Don Rickles, nicknamed The Merchant of Venom, has died at age 90. Rickles pioneered insult comedy and became a sensation on television and night clubs in the 1960s. He was performing until recently. Rickles had started as a dramatic actor and scored some supporting roles in memorable films but it was his stand-up comedy routine that made him a legend. Rickles penchant for insulting celebrities and everyday people paved the way for a new brand of comedy, though Rickles never delved into the vulgarity that characterizes many of the acts performed by those he inspired. Rickles' appearances on "The Tonight Show" with Johnny Carson and the Dean Martin celebrity roasts were the stuff of legendary comedy moments on television. He occasionally delved back into acting in major hit films such as "Kelly's Heroes", "Casino" and the "Toy Story" franchise for which he provided the voice of Mr. Potato Head. He was scheduled to continue in that role in the next entry in the series. He was also the subject of the acclaimed documentary "Mr. Warmth: the Don Rickles Project" by director John Landis. For more click here.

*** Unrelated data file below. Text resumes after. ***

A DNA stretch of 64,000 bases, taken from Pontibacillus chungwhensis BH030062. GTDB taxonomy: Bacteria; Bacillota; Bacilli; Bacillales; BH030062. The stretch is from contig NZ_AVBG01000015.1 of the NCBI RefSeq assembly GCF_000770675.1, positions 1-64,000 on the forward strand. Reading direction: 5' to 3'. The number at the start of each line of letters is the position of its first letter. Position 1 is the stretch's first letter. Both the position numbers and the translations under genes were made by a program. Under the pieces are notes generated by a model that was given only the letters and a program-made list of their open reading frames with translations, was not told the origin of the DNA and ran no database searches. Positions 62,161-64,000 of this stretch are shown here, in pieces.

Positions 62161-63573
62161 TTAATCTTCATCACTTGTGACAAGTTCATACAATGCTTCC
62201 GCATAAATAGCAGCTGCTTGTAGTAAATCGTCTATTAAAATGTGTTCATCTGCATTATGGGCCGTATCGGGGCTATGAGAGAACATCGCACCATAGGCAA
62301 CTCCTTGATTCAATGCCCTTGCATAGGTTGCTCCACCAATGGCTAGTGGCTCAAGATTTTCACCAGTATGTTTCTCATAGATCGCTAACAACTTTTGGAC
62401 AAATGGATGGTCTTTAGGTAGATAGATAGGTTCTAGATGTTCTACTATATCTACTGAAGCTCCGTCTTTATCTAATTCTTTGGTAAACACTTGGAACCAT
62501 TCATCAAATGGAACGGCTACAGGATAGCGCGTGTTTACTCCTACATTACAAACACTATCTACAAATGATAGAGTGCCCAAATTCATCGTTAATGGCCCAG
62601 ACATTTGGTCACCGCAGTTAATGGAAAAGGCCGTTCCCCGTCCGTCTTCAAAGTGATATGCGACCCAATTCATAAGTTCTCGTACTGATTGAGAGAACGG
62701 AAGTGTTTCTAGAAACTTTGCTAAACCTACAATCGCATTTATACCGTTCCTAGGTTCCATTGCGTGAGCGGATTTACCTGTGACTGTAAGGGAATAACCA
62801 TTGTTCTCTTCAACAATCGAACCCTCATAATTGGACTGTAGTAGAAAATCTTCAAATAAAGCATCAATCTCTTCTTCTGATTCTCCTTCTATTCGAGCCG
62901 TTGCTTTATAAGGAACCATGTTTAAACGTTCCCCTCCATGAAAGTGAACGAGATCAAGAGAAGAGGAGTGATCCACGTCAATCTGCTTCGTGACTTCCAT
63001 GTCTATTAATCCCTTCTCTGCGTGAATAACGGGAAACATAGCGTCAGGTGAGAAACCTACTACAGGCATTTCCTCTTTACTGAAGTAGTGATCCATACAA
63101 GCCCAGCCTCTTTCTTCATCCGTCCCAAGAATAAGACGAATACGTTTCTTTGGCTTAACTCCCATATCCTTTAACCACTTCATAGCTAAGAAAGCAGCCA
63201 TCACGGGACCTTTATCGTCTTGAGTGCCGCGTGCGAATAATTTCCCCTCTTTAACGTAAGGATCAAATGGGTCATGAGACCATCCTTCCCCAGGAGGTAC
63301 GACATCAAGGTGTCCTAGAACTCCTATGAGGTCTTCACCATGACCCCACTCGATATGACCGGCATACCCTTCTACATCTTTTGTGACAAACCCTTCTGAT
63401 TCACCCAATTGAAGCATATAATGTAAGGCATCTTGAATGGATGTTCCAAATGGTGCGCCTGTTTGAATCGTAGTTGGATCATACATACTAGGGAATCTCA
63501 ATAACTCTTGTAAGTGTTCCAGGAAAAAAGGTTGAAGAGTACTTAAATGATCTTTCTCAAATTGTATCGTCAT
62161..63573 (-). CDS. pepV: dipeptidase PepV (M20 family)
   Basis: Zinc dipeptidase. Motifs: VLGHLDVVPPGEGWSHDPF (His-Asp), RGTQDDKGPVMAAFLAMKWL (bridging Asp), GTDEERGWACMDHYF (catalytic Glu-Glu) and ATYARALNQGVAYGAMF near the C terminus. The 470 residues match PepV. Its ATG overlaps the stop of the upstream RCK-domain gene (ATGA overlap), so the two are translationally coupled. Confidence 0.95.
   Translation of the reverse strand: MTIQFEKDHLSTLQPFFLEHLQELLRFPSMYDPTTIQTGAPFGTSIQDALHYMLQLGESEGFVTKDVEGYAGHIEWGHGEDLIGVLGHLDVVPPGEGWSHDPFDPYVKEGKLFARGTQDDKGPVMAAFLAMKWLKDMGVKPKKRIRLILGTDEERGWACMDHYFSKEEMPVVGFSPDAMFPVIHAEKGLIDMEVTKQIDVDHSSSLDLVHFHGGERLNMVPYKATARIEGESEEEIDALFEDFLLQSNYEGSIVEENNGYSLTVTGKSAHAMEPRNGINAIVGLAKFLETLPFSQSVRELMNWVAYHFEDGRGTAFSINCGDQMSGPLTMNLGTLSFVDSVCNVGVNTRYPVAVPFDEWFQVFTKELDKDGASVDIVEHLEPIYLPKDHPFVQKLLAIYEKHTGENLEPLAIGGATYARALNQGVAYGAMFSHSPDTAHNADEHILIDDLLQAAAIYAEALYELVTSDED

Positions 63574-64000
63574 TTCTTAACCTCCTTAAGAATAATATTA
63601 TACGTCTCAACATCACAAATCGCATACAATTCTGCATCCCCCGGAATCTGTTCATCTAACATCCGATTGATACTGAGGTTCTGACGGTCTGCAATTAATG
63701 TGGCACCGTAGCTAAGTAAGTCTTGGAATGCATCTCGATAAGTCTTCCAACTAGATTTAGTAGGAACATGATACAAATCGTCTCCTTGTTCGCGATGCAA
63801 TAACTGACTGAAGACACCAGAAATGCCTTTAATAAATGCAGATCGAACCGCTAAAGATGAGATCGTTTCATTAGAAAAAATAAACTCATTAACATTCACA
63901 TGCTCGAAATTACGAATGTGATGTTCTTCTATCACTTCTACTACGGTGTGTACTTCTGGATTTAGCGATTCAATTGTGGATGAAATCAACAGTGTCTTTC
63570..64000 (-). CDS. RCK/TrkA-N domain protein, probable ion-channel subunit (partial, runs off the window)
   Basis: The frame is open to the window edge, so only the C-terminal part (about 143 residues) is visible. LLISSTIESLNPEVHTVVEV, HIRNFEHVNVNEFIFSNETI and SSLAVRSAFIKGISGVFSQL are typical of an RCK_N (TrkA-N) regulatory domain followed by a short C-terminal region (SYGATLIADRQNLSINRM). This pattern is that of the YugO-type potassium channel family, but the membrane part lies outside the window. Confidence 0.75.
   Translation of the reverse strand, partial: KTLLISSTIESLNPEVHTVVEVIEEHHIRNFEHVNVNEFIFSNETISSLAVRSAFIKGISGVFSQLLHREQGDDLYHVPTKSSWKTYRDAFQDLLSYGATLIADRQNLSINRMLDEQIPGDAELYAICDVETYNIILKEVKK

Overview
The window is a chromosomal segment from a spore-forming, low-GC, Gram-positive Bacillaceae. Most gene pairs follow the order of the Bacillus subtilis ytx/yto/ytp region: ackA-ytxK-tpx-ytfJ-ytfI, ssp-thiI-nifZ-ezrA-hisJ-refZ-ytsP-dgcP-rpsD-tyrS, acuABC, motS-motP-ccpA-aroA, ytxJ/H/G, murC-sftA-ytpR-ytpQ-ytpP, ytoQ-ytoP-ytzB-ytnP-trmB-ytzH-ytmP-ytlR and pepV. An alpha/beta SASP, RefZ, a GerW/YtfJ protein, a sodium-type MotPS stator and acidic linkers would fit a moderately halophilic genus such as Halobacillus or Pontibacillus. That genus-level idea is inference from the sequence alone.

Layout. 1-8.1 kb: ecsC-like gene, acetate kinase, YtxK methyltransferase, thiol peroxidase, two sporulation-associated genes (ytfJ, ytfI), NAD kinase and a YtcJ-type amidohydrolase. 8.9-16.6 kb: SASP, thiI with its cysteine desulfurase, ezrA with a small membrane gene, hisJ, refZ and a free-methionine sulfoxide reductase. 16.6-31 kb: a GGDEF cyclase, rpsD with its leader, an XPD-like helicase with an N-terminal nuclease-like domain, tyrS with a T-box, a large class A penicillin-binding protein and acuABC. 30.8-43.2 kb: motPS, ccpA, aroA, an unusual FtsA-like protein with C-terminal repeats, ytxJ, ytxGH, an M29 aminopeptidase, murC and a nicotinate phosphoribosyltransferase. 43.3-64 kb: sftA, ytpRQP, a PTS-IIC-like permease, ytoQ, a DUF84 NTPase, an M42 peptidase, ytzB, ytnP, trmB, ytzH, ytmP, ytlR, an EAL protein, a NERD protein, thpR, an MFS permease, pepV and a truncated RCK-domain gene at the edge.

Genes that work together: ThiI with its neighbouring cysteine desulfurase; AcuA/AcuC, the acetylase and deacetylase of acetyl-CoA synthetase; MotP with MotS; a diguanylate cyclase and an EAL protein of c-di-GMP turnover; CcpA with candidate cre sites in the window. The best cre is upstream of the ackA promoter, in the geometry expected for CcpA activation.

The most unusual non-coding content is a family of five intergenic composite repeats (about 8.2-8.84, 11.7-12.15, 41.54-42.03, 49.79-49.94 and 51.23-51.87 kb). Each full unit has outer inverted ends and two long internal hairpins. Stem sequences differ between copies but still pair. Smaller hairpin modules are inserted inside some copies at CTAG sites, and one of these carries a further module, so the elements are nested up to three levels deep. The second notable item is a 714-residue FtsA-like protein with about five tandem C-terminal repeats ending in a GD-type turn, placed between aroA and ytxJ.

Bob Hope's status as having enjoyed the longest reign as America's most beloved comedy icon remains unchallenged . When he passed away in 2003 at age 100, Hope had mastered seemingly all entertainment mediums. By the 1930s he was already a popular star on stage and in feature films. He could sing, dance and joke often simultaneously. British by birth, Hope and his family emigrated to America when he was five years old and he would ultimately become one of the USA's most patriotic public figures. His long-term contract with NBC stretched from radio days to being the face of the network's television broadcasts. It was TV that made made Hope the ultimate media icon. His NBC TV specials were the stuff of ratings gold, especially those that found him entertaining American troops in far off locations during the Christmas season. Hope continued this tradition, which started in WWII, through the early 1990s. His genius was that he never veered from his core act: quick one-liners that were designed to amuse but never offend. Although a life-long conservative and Republican, Hope knew how to thread the needle when it came to politics. He hobnobbed with presidents of both parties and the jokes he cracked about them gently poked fun at their eccentricities without offending either them or their supporters. Hope's political barbs were made in an era in which such humor would bring people together instead of polarize them. Hope's humor became dated but he never lost his popularity with older fans who continued to tune in to his TV specials and delighted at his frequent appearances on chat shows. Not everyone was a fan, however. Marlon Brando once criticized Hope's hunger for the spotlight by saying he would turn up at the opening of a supermarket if there was a camera there. Still, Hope's ubiquitous presence extended into the realm of movies, though cinema was decidedly a secondary career for him. In the 1940s and 1950s he was a top box-office attraction, with his "Road" movies co-starring Bing Crosby particularly popular. By the 1960s changing social values threatened Hope's brand of squeaky clean comedies but he still had enough juice at the boxoffice to top-line movies throughout the entire decade.